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Fire Danger Shifts

LOS ALAMOS – Nearly one week after the Las Conchas Fire forced the evacuation of Los Alamos, area residents may soon return home.

While officials remained tight-lipped as to exactly when the five-day-old evacuation order will be lifted, the first signal that the day is coming soon took place Saturday.

Roughly 200 employees of the Los Alamos National Laboratory returned to work in preparation for its eventual reopening. On Friday, lab officials had lifted a state of emergency, allowing lab workers to move into operational recovery mode. About 100 county employees also returned to work on Friday.

The change in status will also allow firefighting resources previously assigned to the lab to be allocated to other areas.


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“We’ve now assessed the risk at the lab to be lower, and so we’re able to change the status based on that assessment,” said LANL Director Charles McMillan. “What this means for us at the laboratory is that we’ve moved our staff from focusing on the emergency to now being focused on the recovery.”

Meanwhile, firefighters have turned their attention to the fire’s northeast edge, as an incident command post was moved from Jemez Springs, on the western edge of the fire, to EspaƱola. A third Type I incident team, used for the worst fires, is expected to join the two already fighting the blaze today.

Members of New Mexico’s congressional delegation have asked federal officials for additional help for Native American communities affected by the fire. The lawmakers want FEMA’s fire management assistance declaration to be expanded to tribes and other counties affected, including Santa Clara Pueblo’s watershed in Santa Clara Canyon, where crews were conducting burnouts Saturday to protect cultural and other resources.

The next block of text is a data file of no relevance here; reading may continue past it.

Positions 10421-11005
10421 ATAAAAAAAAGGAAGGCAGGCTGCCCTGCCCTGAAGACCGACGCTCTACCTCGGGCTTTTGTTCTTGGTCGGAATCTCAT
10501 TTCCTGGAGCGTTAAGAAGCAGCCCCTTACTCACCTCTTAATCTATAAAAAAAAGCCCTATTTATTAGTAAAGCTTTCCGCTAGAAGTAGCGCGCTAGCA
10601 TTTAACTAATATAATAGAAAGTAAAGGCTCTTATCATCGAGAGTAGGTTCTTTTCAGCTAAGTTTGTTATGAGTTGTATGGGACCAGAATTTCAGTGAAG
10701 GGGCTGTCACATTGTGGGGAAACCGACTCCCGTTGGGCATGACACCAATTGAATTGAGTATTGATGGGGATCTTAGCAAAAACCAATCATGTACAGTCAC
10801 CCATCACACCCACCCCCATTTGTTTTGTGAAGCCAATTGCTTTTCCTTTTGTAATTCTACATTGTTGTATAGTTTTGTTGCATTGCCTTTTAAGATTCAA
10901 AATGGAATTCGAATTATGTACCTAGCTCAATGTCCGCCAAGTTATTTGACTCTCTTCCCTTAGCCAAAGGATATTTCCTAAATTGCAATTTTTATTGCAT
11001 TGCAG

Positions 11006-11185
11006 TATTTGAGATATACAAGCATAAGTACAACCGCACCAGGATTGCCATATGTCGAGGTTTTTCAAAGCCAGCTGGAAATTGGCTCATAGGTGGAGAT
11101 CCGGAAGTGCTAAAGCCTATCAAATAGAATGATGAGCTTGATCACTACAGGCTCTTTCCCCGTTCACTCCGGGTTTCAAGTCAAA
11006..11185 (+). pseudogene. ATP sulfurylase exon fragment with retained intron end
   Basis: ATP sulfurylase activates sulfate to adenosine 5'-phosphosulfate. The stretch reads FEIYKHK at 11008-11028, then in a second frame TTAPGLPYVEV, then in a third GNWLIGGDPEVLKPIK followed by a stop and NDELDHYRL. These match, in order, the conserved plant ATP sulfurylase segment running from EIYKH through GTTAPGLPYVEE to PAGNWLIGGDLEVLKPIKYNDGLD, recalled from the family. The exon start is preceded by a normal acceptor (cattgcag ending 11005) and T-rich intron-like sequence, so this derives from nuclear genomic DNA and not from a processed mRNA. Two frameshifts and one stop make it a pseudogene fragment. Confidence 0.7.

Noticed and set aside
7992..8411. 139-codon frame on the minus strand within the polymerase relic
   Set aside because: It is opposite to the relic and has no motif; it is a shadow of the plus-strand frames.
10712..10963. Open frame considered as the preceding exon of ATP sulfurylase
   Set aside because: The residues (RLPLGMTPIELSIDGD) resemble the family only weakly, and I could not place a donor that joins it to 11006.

The lab employees who have returned to work have begun addressing general maintenance problems – the lab’s air-filtration systems may have been clogged by the smoke, for example – as well as restarting computer systems that were shut down when the state of emergency was declared.

All this preparation, said McMillan, is “so when the time comes to bring everyone back into the building, they can go right back to work.”

While the lab and Los Alamos appeared to be out of immediate danger Saturday, the overall outlook for the Las Conchas Fire appeared grim for the surrounding areas.

Overnight, roughly 9,000 additional acres burned as the largest recorded fire in state history grew to 113,734 acres on Saturday, with only 6 percent containment. But fire lines at the Pajarito Ski Area are holding, and the perimeter of the lab is secure.

Crews have begun reinforcing lines in the Los Alamos Canyon, where the fire was still burning, Los Alamos fire chief Doug Tucker said.


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Los Alamos Police Chief Wayne Torpy said Saturday that a plan by the county is being finished to gradually bring the town’s population of about 12,000 back into town once the evacuation order is lifted.

But Torpy urged everyone who returns home to stay put once they arrive.

“Somebody is going to be first getting home,” Torpy said. “Stay there until the second and third people get home.”

The problem, Torpy said, is that N.M. 502 into Los Alamos “goes from one lane to two lanes back to one lane.”

“You don’t have to be an engineer to know that that’s not conducive to a steady flow of traffic,” Torpy said. “So we’re going to need your cooperation to make this work.”

Torpy then added that, even when the evacuation order is lifted, people with respiratory conditions should consult their doctors before returning to the area, due to continuing air-quality problems.

In a separate incident Saturday, firefighters were called to extinguish a small fire at the lab caused by a squirrel.

Lab representative Toni Chiri said a squirrel got into an electrical transformer, causing it to blow out. The ensuing fire burned about an acre but was put out, he said.

Elsewhere in northern New Mexico, monsoon rains appeared to be beginning. The moisture has had a positive effect on the Pacheco Fire, which has charred more than 10,000 acres in the mountains above Santa Fe but has spread minimally in the last few days and is now 55 percent contained.

Farther north, however, thunderstorms and accompanying lightning started small fires near Red River and Tres Piedras. Both burns were reported out or under control Saturday afternoon.